Dmitri Prieto

HAVANA TIMES — There was a time in which “pocket” transistor radios were a novelty. People walked around holding their small radios to their ears, listening to their music of choice or a baseball game.

For those who had lived in the era of vacuum-tube radios as large as a piece of household furniture, it was surprising to see how a device the size of a soapbox could perform the same functions.

The same thing happened with tape players and recorders that came to replace those complex reel-to-reel devices and elegant LP-players that looked like something pulled out of a professional recording studio.

I wasn’t around during those times. I do however recall the famous Walkmans, the arrival of CD players and the development of a sub-culture that seemed to be opposed to the miniaturization of devices.

While Walkmans (and later Discmans) delivered high-fidelity and stereo sound straight to the ears of those who owned these gadgets, we began to see a series of people – young and not-so-young – who went around (on buses, parks and beaches) carrying huge sound equipment fitted with powerful speakers. The interesting thing is that, many a time, they were alone and not part of a group of partying friends, carrying such large sound equipment for their own, individual enjoyment (and sometimes “generously” sharing their music with the rest of the humans on the bus, at the park or beach).

Listening to a small transistor radio or a Walkman seemed ridiculous to these individuals.

Then came MP3-players and a whole slew of digital audio paraphernalia (including the IPod), as well as cell phones that could hold an entire music store inside them.

And we’re again seeing the trend we saw a quarter of a century ago!

People aren’t fully satisfied with their miniatures and with a world of people where everyone listens to their music privately. Chinese companies have responded with pastel-colored gadgets that recall simple geometric shapes, such as cubes, cylinders and cones (I have yet to see a dodecahedron…pardon the tongue-twister). They are not the most ergonomic designs out there, but they are singularly beautiful…and of such sound capacity that they eliminate the need for headphones and allow for the “fraternal” sharing of music with one’s peers.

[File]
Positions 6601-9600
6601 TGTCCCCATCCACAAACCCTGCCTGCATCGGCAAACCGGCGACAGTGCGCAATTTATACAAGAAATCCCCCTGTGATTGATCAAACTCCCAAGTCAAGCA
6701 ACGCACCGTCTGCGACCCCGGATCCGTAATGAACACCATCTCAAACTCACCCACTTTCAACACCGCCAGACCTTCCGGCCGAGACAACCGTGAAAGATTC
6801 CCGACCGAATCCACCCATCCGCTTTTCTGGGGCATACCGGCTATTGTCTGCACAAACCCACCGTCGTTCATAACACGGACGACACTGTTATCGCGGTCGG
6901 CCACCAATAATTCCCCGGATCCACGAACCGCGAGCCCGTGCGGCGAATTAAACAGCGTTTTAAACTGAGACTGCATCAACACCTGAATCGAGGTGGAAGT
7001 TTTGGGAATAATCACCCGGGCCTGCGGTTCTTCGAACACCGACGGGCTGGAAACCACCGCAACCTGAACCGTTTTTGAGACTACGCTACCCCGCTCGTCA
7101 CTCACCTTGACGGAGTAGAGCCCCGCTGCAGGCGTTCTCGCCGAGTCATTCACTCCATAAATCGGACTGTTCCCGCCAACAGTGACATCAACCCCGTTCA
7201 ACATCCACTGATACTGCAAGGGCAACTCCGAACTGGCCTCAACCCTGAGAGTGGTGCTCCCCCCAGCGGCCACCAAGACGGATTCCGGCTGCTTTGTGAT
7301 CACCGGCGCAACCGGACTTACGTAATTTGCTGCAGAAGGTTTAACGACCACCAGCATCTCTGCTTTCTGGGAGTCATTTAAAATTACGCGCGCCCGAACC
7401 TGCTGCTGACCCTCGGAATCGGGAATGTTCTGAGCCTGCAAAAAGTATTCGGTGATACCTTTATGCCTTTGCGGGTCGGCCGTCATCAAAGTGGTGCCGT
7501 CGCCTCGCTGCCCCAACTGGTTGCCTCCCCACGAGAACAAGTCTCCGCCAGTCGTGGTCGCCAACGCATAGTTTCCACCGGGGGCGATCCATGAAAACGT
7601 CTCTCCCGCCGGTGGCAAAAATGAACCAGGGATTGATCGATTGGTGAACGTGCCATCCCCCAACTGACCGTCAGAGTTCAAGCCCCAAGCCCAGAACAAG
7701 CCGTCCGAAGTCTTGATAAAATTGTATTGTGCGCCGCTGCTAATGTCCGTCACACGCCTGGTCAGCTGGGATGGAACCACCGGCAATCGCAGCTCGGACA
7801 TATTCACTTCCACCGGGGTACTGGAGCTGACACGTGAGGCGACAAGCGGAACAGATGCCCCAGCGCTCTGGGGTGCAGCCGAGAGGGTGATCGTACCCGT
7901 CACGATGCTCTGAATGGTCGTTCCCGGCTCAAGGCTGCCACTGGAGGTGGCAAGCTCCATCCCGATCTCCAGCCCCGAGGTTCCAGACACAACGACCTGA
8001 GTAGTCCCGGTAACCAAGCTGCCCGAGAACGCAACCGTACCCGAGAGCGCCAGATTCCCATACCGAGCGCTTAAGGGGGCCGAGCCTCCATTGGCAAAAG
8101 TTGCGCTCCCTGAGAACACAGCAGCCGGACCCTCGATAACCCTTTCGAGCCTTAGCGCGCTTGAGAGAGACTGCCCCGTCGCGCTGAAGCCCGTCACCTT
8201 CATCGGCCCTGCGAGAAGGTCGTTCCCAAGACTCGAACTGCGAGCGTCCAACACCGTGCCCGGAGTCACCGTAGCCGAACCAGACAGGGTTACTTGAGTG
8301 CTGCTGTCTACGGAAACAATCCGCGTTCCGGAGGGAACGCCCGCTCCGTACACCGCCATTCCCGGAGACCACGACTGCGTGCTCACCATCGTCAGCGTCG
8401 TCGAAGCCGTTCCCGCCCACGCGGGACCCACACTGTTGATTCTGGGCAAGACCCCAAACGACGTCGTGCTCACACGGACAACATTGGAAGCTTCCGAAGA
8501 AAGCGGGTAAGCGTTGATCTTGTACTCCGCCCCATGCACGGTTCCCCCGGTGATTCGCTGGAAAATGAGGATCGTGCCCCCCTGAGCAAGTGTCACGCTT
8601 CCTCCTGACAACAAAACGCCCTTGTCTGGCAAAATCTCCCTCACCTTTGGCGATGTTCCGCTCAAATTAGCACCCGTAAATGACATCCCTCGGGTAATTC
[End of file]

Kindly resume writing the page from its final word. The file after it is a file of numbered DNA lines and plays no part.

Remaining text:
One can connect USB memories with a pile of mp3 recordings (preferably reggaeton) to these devices, and the musical satisfaction of a discerning crowd of bus passengers is guaranteed.

I’ve noticed these gadgets are becoming increasingly big. This growth nostalgically takes me back to those 1 meter by 30 centimeter double-cassette players with round speakers, like the one Cuban reggaeton artist Patry White (“The Dictator”) holds in the cover of one of her CDs.

We’ll probably be seeing new versions of these “collective” sound devices. These will perhaps spew out colored smoke, laser beams and foam while boisterously regurgitating the most recent reggaeton hit for the enjoyment of the entire bus.

Dimitri Prieto-Samsonov

Dmitri Prieto-Samsonov: I define myself as being either Cuban-Russian or Russian-Cuban, indiscriminately. I was born in Moscow in 1972 of a Russian mother and a Cuban father. I lived in the USSR until I was 13, although I was already familiar with Cuba-- where we would take our vacation almost every year. I currently live on the fifth floor of an apartment building in Santa Cruz del Norte, near the sea. I’ve studied biochemistry and law in Havana and anthropology in London. I’ve written about molecular biology, philosophy and anarchism, although I enjoy reading more than writing. I am currently teaching in the Agrarian University of Havana. I believe in God and in the possibility of a free society. Together with other people, that’s what we’re into: breaking down walls and routines.

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